He who had given most assistance in the battle was Prince Moritz von Dessau, whom at the battle of Collin the king had threatened with his sword, and with whom he had ever since been angry because his prophecy proved true. But there was no anger now in the king’s heart; and as he had, in the presence of all his staff, threatened the prince, he wished also in their presence to thank and reward him. The prince was at a slight distance from him, so busily engaged in giving orders that he did not perceive the king until he was quite close to him.

"I congratulate you upon this victory," said the king, in a loud voice—"I congratulate you, field-marshal."

The prince bowed in a silent, absent manner, and continued to give his orders.

The king, raising his voice, said: "Do you not hear, field-marshal? I congratulate you!"

The prince looked hastily at the king. "How? Your majesty," said he, doubtfully, "has appointed me—"

"My field-marshal," said the king, interrupting him. "And well have you deserved this promotion; you have assisted me in this battle as I have never before been assisted." He grasped the prince’s hand and pressed it tenderly, and there were tears of emotion not only in the eyes of the new field-marshal, but also in those of the king.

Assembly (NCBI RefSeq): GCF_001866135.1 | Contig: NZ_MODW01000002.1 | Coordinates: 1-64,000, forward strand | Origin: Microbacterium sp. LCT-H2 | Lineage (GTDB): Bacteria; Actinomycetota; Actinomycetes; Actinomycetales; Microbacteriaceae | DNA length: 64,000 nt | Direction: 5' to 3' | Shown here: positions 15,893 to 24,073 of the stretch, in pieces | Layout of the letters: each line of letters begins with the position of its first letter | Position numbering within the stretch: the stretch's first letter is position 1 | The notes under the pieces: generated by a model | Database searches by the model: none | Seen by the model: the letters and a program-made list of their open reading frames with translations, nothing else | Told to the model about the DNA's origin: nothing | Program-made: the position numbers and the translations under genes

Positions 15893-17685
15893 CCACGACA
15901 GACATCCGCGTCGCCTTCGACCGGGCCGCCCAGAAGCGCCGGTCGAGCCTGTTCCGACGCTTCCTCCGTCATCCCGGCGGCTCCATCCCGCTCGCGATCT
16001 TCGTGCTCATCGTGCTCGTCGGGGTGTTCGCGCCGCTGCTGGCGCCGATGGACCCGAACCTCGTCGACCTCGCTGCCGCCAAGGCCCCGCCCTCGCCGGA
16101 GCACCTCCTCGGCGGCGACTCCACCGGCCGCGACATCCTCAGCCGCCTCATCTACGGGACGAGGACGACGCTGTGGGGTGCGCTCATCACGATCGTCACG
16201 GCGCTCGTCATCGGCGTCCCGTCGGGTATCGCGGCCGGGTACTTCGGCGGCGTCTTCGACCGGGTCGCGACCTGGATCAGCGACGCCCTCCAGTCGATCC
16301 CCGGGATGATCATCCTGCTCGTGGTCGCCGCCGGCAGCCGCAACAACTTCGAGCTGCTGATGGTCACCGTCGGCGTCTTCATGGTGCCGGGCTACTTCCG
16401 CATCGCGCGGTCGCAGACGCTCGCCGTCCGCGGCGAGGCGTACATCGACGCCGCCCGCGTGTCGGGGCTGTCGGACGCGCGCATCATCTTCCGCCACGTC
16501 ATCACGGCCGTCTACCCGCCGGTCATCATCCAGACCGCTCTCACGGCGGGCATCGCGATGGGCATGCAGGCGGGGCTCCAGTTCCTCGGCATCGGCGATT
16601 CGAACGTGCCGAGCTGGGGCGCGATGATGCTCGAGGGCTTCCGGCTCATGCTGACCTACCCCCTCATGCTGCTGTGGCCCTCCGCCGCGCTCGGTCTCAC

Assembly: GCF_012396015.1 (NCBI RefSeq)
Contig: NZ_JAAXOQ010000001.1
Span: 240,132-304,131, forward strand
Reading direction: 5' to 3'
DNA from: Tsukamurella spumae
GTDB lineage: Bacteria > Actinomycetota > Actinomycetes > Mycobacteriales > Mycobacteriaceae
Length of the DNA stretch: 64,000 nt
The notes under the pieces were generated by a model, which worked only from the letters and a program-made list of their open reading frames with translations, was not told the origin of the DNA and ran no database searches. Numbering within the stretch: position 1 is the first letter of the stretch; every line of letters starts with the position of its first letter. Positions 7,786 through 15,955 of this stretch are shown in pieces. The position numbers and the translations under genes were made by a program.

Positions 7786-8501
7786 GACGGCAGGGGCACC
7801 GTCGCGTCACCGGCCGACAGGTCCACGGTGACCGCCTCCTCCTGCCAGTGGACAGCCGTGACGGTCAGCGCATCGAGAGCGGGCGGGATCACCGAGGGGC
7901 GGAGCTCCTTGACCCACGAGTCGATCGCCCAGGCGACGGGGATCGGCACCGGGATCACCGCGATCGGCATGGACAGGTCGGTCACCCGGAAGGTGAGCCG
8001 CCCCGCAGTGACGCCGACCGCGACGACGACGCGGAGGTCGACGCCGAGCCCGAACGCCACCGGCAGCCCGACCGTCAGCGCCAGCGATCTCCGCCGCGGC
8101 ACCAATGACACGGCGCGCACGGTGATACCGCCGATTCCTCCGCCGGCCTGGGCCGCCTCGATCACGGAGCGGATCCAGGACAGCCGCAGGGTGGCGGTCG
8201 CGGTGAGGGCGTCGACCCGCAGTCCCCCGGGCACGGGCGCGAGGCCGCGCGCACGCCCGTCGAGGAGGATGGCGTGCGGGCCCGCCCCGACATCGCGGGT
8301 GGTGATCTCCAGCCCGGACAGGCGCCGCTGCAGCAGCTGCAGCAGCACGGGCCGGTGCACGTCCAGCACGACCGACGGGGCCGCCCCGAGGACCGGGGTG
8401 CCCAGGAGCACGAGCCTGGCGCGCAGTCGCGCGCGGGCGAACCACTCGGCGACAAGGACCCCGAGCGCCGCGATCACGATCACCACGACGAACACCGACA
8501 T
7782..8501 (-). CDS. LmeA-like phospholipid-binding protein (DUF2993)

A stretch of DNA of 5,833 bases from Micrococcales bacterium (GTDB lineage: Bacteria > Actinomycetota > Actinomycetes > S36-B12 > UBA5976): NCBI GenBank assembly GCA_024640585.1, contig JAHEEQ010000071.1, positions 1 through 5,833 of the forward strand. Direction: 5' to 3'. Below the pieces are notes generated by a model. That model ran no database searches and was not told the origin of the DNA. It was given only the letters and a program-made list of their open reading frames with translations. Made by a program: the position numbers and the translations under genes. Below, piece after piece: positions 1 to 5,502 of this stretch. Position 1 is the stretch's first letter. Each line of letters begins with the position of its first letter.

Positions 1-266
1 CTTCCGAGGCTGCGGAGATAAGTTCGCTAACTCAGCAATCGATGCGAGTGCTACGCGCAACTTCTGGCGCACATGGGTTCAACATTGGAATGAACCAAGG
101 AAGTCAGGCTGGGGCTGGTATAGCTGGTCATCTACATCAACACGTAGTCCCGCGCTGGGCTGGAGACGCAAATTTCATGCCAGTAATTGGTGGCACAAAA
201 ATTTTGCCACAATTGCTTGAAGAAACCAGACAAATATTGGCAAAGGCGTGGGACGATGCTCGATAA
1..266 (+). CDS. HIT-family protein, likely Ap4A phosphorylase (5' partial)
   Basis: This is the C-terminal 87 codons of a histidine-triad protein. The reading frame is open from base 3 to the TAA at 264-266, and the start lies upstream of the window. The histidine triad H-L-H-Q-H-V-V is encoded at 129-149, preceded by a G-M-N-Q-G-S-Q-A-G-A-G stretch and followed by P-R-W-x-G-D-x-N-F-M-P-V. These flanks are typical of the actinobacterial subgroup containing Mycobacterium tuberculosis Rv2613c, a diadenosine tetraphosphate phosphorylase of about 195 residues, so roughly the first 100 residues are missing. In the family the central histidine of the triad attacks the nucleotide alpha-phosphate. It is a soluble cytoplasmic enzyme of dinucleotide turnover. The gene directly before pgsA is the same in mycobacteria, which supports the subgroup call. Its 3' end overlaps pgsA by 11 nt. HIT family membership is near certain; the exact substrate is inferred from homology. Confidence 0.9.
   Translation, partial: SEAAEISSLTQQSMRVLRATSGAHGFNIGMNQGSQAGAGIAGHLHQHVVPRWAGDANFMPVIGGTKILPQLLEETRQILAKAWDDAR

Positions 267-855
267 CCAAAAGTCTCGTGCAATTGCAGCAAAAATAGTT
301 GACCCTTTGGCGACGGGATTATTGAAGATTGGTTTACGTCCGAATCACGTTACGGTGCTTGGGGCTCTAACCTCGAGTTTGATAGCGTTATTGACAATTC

A fearful day’s work was finished—how fearful, could be seen by the wounded, the dying lying pell-mell upon the battle-field amidst the dead, too exhausted to move. But the day had passed. The cries and shouts of the flying enemy had now ceased—the victory, the battlefield, belonged to the Prussians. What was now most needed by them was an hour’s rest. Above the bloody battle-field, above the dying, the sleeping, the groaning, the sighing, now rose the moon grandly, solemnly, as if to console the dead and to lead the living to raise their grateful prayers to heaven. And grateful praise ascended above that night—thanks for the preservation of their own and their friends’ lives—thanks for their hero’s victory. Side by side, whispering in low tones, lay the soldiers—for the hour seemed to all too solemn to be broken by any loud sound.

No hearts were so full of gratitude and joy as those of Charles Henry Buschman and Fritz Kober. In the pressure of the battle they had been separated and had not again met during the engagement. In vain they had sought and called upon one another, and each one thought of the fearful possibility that the other had fallen. At last they stumbled upon each other. With shouts of joy they rushed into each other’s arms.